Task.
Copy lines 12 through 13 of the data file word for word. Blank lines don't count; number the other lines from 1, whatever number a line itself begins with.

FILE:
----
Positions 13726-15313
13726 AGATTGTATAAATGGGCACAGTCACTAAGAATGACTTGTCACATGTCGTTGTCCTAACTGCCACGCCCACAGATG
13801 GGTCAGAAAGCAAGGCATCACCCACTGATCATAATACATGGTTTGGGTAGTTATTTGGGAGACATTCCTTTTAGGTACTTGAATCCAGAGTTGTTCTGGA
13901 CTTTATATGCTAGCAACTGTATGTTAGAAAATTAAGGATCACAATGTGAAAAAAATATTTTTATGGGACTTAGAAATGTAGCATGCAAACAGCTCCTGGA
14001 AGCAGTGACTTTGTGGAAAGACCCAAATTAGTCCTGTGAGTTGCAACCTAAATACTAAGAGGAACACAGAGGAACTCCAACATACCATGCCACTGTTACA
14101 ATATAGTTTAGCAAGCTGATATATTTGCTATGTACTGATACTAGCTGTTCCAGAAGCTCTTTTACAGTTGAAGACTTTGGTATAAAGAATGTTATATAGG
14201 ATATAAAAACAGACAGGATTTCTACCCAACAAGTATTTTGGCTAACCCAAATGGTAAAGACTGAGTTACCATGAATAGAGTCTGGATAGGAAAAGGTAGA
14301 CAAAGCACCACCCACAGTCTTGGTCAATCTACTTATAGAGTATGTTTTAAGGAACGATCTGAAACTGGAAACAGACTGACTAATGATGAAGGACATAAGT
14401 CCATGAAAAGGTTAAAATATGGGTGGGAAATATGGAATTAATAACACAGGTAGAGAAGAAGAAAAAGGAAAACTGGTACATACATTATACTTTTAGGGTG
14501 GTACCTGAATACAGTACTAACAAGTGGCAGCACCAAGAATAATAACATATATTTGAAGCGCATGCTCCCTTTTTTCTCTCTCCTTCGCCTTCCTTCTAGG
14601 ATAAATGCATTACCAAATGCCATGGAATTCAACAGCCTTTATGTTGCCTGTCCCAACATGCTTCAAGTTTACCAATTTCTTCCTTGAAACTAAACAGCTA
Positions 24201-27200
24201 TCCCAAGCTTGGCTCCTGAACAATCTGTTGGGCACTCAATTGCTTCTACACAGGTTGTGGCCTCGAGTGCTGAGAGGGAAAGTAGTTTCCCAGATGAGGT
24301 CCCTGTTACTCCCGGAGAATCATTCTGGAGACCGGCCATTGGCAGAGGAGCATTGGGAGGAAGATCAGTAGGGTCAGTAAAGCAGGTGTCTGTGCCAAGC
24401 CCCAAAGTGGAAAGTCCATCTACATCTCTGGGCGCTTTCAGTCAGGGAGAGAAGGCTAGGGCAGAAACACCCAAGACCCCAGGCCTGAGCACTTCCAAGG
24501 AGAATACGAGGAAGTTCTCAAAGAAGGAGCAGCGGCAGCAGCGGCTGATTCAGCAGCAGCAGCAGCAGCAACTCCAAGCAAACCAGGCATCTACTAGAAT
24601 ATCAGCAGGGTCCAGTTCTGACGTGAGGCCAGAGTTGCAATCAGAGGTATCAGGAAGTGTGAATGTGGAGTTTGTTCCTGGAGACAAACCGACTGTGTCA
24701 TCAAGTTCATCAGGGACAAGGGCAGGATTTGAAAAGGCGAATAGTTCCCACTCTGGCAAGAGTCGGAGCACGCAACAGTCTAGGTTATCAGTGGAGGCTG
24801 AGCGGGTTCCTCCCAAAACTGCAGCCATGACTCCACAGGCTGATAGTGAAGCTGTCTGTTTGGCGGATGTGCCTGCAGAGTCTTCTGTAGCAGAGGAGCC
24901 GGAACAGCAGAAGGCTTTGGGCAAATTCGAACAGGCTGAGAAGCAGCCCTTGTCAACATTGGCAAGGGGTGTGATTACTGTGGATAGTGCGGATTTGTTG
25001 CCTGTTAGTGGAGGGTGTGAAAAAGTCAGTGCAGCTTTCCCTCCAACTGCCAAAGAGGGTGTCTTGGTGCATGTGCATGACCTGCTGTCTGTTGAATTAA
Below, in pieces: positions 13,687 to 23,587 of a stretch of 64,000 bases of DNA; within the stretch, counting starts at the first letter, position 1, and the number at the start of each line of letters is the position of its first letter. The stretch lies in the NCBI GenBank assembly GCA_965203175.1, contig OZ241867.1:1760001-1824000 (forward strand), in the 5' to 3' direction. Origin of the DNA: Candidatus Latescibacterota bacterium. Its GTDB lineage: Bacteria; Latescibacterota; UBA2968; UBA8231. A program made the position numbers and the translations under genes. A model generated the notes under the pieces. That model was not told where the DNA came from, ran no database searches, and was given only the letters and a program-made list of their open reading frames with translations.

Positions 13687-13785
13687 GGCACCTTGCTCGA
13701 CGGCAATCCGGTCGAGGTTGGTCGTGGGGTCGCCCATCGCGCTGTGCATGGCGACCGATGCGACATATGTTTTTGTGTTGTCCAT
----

Positions 24201-27200
24201 TCCCAAGCTTGGCTCCTGAACAATCTGTTGGGCACTCAATTGCTTCTACACAGGTTGTGGCCTCGAGTGCTGAGAGGGAAAGTAGTTTCCCAGATGAGGT